... and more apples.
Back in October, we made our annual trek over the mountains to Wenatchee, to fill our car with 500 pounds of apples. They came from Feil Orchards, an orchard over one hundred years old that specializes in heirloom varieties, particularly cidering apples. Most apples on the market these days are sweet, juicy, and one-note. Not the old types. Tart and tannic, these apples make for a complex, well-structured cider.
Most of the boxes were grade B's - a mix up of cider varieties, all a bit knobbly and russetted, but ripe and ready for pressing. We also bought a couple boxes (not all heirlooms) for cooking and eating, and to taste by name. Above: Baldwin, Stayman, Karmijn de Sonnaville, Spitzenburg, Arkansas Black, Mutsu/Crispin, and Tsugaru. Plus the pears: Abate Fetel, Flemish Beauty, Harrow Delight. All these apples varieties were found in the cider mix, plus dozens of unidentifiable varieties. Feil Orchards grows over 60 varieties of heirloom apples, and just as many commercial/new varieties. Of the massive quantities of apples we tasted that day, the Karmijn stood out again and again to me. It had a 'sparkle' to it - sweet but very acidic in just the right balance - like Champagne, it had the ability to make your mouth feel more alive.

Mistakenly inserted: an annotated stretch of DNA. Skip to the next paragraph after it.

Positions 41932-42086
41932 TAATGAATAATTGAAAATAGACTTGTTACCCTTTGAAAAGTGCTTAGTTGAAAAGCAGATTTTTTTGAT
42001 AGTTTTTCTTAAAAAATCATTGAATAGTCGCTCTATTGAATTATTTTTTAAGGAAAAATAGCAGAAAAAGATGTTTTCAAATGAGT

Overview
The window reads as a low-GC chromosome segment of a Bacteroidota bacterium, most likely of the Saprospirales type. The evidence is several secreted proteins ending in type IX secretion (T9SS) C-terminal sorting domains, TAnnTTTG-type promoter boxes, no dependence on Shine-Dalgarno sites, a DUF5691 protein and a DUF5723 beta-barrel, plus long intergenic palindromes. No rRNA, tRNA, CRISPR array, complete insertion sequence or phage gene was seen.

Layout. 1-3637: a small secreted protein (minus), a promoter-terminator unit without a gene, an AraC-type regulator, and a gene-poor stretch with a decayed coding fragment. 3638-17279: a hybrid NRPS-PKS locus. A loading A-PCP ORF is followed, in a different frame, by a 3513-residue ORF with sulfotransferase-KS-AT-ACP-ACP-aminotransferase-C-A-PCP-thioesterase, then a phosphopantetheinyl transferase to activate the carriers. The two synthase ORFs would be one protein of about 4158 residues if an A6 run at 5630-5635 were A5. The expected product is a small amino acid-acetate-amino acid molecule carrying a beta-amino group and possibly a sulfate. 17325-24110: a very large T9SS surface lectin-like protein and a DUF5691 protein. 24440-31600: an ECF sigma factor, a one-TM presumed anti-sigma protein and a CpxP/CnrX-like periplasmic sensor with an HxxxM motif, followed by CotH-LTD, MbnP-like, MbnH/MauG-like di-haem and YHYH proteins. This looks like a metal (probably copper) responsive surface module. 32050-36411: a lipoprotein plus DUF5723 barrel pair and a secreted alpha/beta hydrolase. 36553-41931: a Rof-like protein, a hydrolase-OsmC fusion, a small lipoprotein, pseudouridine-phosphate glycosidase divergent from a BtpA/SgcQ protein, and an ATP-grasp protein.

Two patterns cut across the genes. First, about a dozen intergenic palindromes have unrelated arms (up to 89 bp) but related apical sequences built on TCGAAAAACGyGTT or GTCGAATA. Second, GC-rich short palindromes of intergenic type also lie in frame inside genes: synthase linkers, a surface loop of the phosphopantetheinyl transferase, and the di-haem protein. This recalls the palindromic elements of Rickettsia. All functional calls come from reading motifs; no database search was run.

Grinding the apples.
'Stomping' the apples in the bucket (right) after grinding.
This releases more juice.
The homemade cider press. Juice collects in the pot.
Now envision pouring the fresh cider into 5 gallon glass carboys, adding yeast and apple blossom honey (for more alcohol) and letting them ferment for several months. We filled three carboys - one batch pure Wenatchee apple, one Wenatchee and Vashon, and the third contained pear, apple, and crab apple juice. Many more gallons went home with all of the helpers to be drunk fresh.
Ten weeks later...
The cider is siphoned off, leaving the apple residue at the bottom. More sugar is stirred in to provide for carbonation.
Filling and capping the bottles.
Just some of the newly filled bottles.
And finally, a toast to the trees and the fruit, and to many more years of cidering!